The problem of cancer treatment of Aboriginal people is related to the general healthcare problems associated with them. As has been reported by The Age the Australian government must work with Aboriginal people to improve their health to make the health program successful (Anderson, 2007). According to the newspaper report, political interest runs higher than true intentions to improve health facilities for Aboriginal people. Thus, it states, “Aboriginal health has been in the national spotlight for more than three decades. There has been gain over that time in life expectancy and death rates. The disparities remain. They are significant.

Yet we now know where to invest to make a difference. Aboriginal health will benefit from a commitment to health system reform that is underpinned by values such as quality and equity. To improve outcomes for Aboriginal Australians we need a policy commitment to the provision of effective quality health-care services based on need.” (2007) Therefore, media reports show that aboriginal people have not received the proper healthcare services that other Australians receive.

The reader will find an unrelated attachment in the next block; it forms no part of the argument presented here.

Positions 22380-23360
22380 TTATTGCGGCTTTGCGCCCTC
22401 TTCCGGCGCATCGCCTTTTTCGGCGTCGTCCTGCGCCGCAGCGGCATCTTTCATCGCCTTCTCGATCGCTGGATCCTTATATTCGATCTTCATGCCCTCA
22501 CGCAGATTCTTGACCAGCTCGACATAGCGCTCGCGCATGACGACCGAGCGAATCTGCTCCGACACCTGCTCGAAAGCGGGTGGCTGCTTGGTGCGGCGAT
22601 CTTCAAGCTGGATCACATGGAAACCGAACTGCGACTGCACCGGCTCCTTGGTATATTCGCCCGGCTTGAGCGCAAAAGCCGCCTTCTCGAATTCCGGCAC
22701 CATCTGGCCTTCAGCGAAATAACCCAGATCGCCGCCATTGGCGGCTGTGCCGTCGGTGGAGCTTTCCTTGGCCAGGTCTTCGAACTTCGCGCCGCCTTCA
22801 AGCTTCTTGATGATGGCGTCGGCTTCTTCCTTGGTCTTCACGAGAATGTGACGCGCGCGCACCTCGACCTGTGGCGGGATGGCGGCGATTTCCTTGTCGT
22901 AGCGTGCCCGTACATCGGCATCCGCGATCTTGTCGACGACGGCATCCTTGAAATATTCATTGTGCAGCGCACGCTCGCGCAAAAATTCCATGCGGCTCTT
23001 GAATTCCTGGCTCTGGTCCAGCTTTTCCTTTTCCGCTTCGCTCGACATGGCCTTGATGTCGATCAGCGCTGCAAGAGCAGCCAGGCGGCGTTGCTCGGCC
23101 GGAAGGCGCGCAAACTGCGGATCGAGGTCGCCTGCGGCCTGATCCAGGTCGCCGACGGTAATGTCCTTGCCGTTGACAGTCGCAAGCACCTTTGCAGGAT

One reason, which is apparent in the media reports, is the lack of political will and intention of political leaders to improve healthcare gaps among non-Aboriginal Australians and Aboriginal Australians (Anderson, 2007; Hewett, 2007). The media reports that indigenous Australians have not benefited from the government-sponsored health facilities enjoyed by other Australians. A report by the National Aboriginal Community Controlled Health Organisation and Oxfam found that Australia even though being a first-world country fails to provide sufficient health care for the wellbeing of first-nation people (Hewett, 2007).

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However, the article criticized Australia for being wealthy as well as incompetent in solving the “health crisis affecting less than 3 percent of its population”. Media reports suggest that Aboriginal Australians even though the government may suggest that even though they intended to do everything to help the Aboriginal Australians it was they at fault for not being able to reap the benefits.